Book Report: Zen and the Art of Stick Fighting by Stephen F. Kaufmann (2000)

Book coverI bought this book at ABC Books in June of 2019, in the Before Times (sudden thought: this might still be the Before Times of something; I’d better get to enjoying them more). As I mentioned then, my martial arts school has been working with escrima sticks for a while, so I thought I might learn something from this book.

Well, I picked it up this weekend and paged through it pretty quickly because it is chock full of pictures.

So, what did I learn from the book?

Well, not a lot of really new materialy. The sticks used in the pictures and this sensei’s training are a little longer than the ones we use in our class. But he described some of the strikes in terms of overhead strikes, forward strikes, reverse strikes, and terms we don’t use in our school–when I turned them into 1, 2, 3, 4, 5, 6, and 7, I got a little more out of it. Because the stick is longer, the book shows two-handed strikes and a lot of rear strikes with the butt of the stick that my kyoshi does not emphasize. The book has a lot of multiple-attacker scenarios that we haven’t covered in my school, but sometimes I looked at them and thought, “Why would you do it that way? You’re turning this way and then reverse the motion to do this instead of following through and doing this….” Of course, some of the training is designed to break down tendencies and habits to add new possibilities to your repertoire. So I can’t discount it as I cannot discount what my kyoshi does at our school. He has really shaken things up after I got my second degree black belt, which made me glad I got it when I did.

However, I am not sure I would ever want to swing the stick up and over my own shoulders and head to attack someone behind me. In part of a second strike on a separate attacker, I would prefer to spin out and strike from a forward position as this would move me out of a position where one attacker is ahead of me and the other is behind me. But, again, I suppose it is important to drill things you probably wouldn’t use so you know how to do them if you have to.

Also, the starting stick position in the book is the stick held down by the legs, which I guess is a good practice starting position for carrying a walking stick or an umbrella, but I would definitely worry about speed in bringing that up for defense. An improvised weapon, though, would probably go to our ready-start position, which is up over the shoulder. Also, the book talks about using the stick as a block against kicks and punches, which seems a little iffy to me–it’s placing the strength of your wrist against the body weight of an attacker, and I don’t think my wrist and stick would completely stop an overhand right from someone my size–or smaller, even. But, like I said, perhaps it’s best to practice things you will never use in case you ever do.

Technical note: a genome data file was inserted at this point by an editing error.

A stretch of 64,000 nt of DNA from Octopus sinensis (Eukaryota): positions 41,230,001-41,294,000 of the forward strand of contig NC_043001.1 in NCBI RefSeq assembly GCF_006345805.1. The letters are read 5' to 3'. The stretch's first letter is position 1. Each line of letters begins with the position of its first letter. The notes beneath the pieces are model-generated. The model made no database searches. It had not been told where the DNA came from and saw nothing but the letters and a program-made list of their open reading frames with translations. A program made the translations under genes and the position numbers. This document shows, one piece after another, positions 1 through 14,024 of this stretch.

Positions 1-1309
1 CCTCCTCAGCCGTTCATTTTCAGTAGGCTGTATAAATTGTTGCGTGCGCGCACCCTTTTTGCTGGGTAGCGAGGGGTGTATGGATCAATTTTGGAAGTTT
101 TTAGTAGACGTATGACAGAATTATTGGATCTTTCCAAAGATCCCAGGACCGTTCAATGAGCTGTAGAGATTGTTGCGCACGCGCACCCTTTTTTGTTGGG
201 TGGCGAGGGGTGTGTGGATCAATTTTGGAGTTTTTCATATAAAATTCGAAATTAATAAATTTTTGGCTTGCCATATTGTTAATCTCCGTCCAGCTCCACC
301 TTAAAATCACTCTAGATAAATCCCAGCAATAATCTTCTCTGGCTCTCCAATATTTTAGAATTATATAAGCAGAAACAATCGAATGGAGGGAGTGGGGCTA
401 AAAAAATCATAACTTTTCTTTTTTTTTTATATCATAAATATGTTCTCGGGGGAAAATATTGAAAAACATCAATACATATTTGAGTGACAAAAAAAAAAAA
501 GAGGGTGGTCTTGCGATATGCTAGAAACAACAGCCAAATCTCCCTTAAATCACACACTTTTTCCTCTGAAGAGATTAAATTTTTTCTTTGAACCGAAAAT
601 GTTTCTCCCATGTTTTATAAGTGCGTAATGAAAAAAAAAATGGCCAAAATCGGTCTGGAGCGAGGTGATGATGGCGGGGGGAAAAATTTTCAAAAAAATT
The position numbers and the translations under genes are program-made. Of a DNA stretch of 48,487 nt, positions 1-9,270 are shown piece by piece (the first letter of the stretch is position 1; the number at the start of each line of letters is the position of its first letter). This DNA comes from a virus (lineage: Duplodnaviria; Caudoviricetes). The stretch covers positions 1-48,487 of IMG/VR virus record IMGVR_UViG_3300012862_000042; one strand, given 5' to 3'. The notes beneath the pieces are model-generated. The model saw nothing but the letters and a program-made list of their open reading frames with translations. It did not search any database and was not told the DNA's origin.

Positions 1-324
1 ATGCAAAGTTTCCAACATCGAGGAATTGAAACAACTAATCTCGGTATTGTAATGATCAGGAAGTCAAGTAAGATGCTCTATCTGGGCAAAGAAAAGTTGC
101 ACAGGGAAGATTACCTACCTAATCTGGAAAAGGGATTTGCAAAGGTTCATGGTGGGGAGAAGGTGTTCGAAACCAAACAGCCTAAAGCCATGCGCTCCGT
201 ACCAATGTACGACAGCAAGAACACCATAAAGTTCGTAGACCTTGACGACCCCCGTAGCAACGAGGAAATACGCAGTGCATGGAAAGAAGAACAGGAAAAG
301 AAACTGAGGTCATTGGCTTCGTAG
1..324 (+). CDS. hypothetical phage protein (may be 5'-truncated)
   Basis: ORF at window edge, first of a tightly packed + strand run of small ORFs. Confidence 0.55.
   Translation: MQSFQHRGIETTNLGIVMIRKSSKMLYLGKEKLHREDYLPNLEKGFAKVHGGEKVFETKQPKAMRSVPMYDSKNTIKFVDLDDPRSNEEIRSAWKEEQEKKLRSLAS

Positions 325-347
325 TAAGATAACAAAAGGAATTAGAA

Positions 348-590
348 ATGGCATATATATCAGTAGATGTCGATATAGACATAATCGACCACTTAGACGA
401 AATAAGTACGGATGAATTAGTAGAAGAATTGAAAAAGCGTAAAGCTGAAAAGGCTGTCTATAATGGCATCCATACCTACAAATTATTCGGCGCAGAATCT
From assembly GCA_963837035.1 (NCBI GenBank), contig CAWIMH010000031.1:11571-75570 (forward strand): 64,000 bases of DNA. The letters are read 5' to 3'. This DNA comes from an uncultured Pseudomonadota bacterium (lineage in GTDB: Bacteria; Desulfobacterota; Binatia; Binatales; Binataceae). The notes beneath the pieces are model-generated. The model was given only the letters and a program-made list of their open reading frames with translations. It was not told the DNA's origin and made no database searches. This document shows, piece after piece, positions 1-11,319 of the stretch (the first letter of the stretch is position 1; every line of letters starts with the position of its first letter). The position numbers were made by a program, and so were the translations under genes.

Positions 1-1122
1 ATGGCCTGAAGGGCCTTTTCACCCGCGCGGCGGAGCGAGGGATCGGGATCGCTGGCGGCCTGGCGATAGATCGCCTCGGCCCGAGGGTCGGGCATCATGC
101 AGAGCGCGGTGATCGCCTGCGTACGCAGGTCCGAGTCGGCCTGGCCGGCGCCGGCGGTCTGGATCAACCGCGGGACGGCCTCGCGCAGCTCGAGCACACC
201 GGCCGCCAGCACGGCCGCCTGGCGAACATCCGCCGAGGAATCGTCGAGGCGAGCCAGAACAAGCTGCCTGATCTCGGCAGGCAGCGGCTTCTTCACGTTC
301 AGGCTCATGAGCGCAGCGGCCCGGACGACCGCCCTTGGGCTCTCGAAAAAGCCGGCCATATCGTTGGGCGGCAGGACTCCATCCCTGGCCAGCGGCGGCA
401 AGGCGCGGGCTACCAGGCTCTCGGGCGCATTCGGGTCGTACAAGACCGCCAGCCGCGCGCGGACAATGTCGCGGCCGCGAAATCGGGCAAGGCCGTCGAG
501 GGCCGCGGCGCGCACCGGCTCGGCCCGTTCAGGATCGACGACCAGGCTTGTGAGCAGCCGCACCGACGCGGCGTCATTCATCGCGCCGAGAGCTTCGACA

You know, in addition to browsing martial arts books since I’ve been taking martial arts, I also checked them out from the library when I was a scrawny kid and wanted to learn karate so I could show those other kids. Unfortunately, I never did learn the martial arts from the books because you really can’t from a start and end photograph. You can learn how to use a weight-lifting machine from the iconography on the machine because the machine really inhibits motion to the proper point A to point B (Dom Mazetti notwithstanding). The human body is not like that, though, so one can swing a stick in many ways. How far outside the body line should the stick go from up to down? How much arc on the whack? Oh, yeah, do not drag like you’re cutting with a sword–swing to the point of contact and back.

So a book on martial arts is a good reminder or perhaps good inspiration if you already have experience with martial arts and know how some of the moves should work before looking at the pictures. But you’re not really likely to become good at stick fighting just from this book. You need the reps. So do I. We’ve got a new kata that started last cycle, and I only kind of remember the first three positions/moves. So I should get to class more often, you’re saying; indeed, I should.

Also, I noted in the book that the author cites one of his previous volumes: The Martial Artist’s Guide to The Five Rings, which I bought and started to read in October 2018. I don’t think I finished it; I wonder where it has gone (one of the book accumulation points, no doubt).

So I shall probably have to pick that one up again when I find it.

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